Aside from those who operate as part of a licensed real estate agency, property managers in New Zealand are largely unregulated. While this promotes
a culture of consumer choice, the lack of uniformity in service delivery standards can cause landlords more headache than what a management package
is worth. A good property manager is a valuable asset to your portfolio, a bad one is the first step into the nightmare scenario no landlord
wants to fathom.
A lack of an independent body providing sanctions and oversight over the property management industry means that it is up to individual landlords to hold
their property managers accountable. In this market, no landlord can afford to be a passive customer. So how do you make sure you have
the absolute best candidate looking after your properties and how do you maintain a good working relationship with them?
A lot of times when you first sit down with a property manager, you will find yourself being asked many questions. Where is your property? What
is the rent level? What are your preferred types of tenants and tenancies? And so on. This is a fact gathering exercise to help the
property manager gauge your service requirements. But the barrage of questions can often cause role confusion which can result in you walking
away from the interview feeling disempowered.
So before you start shortlisting potential managers, make sure you are aware of your role to the landlord-manager dynamic. Once engaged, the property
manager becomes an agent to your principal. In essence, he is an extension of you throughout the tenancy. Which means you stay
in control. To maintain that control you must approach the first conversation as the interviewer rather than the interviewee.
Ask open ended questions such as how they are planning on managing your property, what will they be checking on a regular basis, how are the accounts maintained,
what is their manager:tenancy ratio, what has been their proven service record to date? Are any of their answers documented in their standard
service contract? What is the in-house complaint process should there be customer dissatisfaction? You need to be clear about what you
expect from your property manager. Be specific, if you want full inspection report with accompanying photographs and copies of 14-day notices
on a monthly basis then make sure that is communicated and agreed from the outset.
Do your research
You know to background check your tenants before granting the tenancy so why wouldn’t you background check your property manager? Do not be too shy
to ask for testimonials of current and past landlord clients and follow them up. Find out a list of current rentals your property manager is
looking after and do a casual drive-by to see if these houses are well maintained. Ask them what their arrears and collections rates are and
review their rent arrears protocol document to your satisfaction. Take a look at their listings on TradeMe to get a sense of how quickly they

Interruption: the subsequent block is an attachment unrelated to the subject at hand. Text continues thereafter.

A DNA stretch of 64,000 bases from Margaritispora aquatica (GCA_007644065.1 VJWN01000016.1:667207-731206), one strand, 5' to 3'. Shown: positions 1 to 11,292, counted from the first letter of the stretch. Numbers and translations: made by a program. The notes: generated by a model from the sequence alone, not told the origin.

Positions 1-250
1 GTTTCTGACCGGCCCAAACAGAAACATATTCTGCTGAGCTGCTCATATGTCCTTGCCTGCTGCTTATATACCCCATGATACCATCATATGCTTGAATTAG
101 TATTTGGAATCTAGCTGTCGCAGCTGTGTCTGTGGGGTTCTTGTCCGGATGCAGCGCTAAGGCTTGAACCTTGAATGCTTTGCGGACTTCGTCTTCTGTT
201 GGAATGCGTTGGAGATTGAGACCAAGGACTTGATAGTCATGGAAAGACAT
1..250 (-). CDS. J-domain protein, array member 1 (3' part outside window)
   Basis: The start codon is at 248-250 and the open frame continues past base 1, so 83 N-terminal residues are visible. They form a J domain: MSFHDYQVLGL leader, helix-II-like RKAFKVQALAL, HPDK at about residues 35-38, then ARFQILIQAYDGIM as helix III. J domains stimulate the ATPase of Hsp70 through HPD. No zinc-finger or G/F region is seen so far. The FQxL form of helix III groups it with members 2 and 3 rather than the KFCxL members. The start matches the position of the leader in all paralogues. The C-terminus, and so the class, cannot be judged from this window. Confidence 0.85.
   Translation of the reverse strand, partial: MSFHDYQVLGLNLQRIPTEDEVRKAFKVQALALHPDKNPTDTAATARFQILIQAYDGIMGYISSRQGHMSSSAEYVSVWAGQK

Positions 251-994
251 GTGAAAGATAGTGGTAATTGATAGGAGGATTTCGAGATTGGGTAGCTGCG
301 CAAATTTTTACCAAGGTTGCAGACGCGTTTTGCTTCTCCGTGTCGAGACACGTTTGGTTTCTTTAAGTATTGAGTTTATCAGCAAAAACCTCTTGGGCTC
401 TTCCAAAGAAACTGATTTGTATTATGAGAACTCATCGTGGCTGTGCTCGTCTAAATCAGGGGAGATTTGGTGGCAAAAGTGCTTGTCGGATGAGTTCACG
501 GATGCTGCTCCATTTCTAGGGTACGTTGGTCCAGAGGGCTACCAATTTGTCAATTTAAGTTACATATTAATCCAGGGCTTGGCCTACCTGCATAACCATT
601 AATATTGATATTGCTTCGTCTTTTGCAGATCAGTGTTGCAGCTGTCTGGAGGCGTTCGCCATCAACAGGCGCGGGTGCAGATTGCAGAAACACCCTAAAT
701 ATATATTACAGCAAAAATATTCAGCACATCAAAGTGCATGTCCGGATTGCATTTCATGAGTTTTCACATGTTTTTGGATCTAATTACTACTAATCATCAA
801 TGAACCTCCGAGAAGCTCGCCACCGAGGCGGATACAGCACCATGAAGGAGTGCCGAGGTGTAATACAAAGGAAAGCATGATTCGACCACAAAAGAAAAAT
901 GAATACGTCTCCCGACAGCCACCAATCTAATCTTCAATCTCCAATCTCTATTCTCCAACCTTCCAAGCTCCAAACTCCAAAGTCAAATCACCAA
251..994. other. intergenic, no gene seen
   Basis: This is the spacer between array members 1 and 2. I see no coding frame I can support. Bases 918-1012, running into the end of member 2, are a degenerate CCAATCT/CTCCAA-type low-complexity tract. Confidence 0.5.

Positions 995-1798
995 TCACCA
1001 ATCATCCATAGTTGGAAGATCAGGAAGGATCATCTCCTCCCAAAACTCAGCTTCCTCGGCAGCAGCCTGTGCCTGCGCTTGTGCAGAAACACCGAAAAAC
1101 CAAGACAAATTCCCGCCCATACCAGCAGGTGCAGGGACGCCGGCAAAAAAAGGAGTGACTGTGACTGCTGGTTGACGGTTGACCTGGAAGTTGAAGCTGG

are able to let out a property. Remember, you are the customer and you are in control.
An agreement that works for you
You are not a cookie-cutter landlord so why would you sign a cookie-cutter service agreement?
A top-notch property management firm understands that all tenancies are unique and will be willing to negotiate on terms for a mutually beneficial long
term working relationship. Which means there are ample scope to depart from their standard service agreement to include customisations that suit
you. Do you want more regular property inspections? Do you want to be paid on out a certain date of the month? Do you want a different
limit on the yearly maintenance budget? Are you satisfied with the termination policy? Negotiate these preferences into your contract before
you sign on the dotted line.
Getting the most out of your property manager
Now that your property manager is on board, you guys are on the same team. A successful team comprises of team members who are interdependent on
each other and work in a collaborative manner.
What does that look like in a landlord-property manager relationship? Firstly, make sure there is a clear chain of command. If something goes
wrong with the tenancy, the property manager should be the first port of call for response and solution with you maintaining a broad oversight by way
of regular reports. If a situation is to arise that is outside of the scope of the agency then the property manager should consult with you in
the first instance for the appropriate response. Do not disrupt the chain of command by contacting your tenant or tradespeople direct without
consulting your property manager.
Secondly, and perhaps most importantly, communication is key. Make sure you give your property manager constructive feedback as to the service you
have been receiving. If you want more detailed photographs taken at inspections, say so after you have received your first report. If you
want to review all 14-day notice and remedied outcomes then ask for them the moment you become aware of any breaches. By giving regular feedback
you are giving your property manager to step up to the plate to be the best manager for you.
Finally, know your boundaries. There is often a certain time in the month (usually month end) when property managers are extremely busy tending to
monthly reports and reconciliations. If your enquiry is not of an urgent nature then refrain from making phone calls and instead write an email.
Have a bit of patience and give your property manager the space she needs to be a good manager to all of her clients.